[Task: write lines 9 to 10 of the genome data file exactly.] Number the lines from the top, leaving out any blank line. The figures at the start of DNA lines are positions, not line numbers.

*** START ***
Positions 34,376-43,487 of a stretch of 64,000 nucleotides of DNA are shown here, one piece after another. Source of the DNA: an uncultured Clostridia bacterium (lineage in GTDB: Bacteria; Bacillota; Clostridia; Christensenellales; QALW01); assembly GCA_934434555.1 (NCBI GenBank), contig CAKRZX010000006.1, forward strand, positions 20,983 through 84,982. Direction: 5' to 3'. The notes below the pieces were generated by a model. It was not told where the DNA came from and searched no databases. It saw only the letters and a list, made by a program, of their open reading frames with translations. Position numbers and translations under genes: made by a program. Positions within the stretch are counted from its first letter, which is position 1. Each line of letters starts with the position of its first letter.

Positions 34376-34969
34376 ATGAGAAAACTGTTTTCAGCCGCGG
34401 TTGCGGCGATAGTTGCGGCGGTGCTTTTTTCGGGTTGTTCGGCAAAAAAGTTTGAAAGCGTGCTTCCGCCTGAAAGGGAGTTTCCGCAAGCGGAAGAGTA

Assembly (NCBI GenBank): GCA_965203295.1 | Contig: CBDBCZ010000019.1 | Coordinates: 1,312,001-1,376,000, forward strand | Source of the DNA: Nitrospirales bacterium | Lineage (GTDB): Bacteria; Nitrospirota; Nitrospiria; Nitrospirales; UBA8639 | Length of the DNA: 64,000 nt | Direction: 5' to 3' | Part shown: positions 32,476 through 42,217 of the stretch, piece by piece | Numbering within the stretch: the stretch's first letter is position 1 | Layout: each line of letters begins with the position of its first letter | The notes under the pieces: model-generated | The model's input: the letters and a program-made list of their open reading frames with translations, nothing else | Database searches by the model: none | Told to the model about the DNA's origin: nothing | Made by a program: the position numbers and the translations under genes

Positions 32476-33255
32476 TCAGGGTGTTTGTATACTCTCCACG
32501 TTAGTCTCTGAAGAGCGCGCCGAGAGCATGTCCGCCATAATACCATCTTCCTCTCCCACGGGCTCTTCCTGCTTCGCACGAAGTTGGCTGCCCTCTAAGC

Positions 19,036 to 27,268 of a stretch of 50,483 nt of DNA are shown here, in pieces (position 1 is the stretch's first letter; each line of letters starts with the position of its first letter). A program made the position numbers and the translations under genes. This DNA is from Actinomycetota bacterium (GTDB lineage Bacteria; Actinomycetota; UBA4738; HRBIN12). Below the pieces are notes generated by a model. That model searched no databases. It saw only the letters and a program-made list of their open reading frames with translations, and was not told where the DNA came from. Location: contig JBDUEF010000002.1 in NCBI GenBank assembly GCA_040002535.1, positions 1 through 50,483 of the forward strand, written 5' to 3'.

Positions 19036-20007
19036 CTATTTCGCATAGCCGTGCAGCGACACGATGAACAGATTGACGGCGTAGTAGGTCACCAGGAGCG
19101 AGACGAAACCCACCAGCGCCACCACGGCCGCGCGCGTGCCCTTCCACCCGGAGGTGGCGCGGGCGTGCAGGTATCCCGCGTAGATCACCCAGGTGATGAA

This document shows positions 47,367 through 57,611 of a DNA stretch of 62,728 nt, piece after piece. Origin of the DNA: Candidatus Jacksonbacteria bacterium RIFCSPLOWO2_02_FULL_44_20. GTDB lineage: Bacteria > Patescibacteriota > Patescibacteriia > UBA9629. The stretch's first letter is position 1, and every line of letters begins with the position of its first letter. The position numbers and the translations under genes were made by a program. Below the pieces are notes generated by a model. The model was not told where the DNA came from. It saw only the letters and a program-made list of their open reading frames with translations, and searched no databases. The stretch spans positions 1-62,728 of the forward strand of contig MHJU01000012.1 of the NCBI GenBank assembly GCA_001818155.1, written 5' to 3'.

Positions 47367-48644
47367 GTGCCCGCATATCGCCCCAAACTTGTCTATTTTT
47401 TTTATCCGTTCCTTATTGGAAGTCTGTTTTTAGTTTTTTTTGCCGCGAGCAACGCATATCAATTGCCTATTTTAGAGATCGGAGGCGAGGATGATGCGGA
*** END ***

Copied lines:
Positions 19,036 to 27,268 of a stretch of 50,483 nt of DNA are shown here, in pieces (position 1 is the stretch's first letter; each line of letters starts with the position of its first letter). A program made the position numbers and the translations under genes. This DNA is from Actinomycetota bacterium (GTDB lineage Bacteria; Actinomycetota; UBA4738; HRBIN12). Below the pieces are notes generated by a model. That model searched no databases. It saw only the letters and a program-made list of their open reading frames with translations, and was not told where the DNA came from. Location: contig JBDUEF010000002.1 in NCBI GenBank assembly GCA_040002535.1, positions 1 through 50,483 of the forward strand, written 5' to 3'.

Positions 19036-20007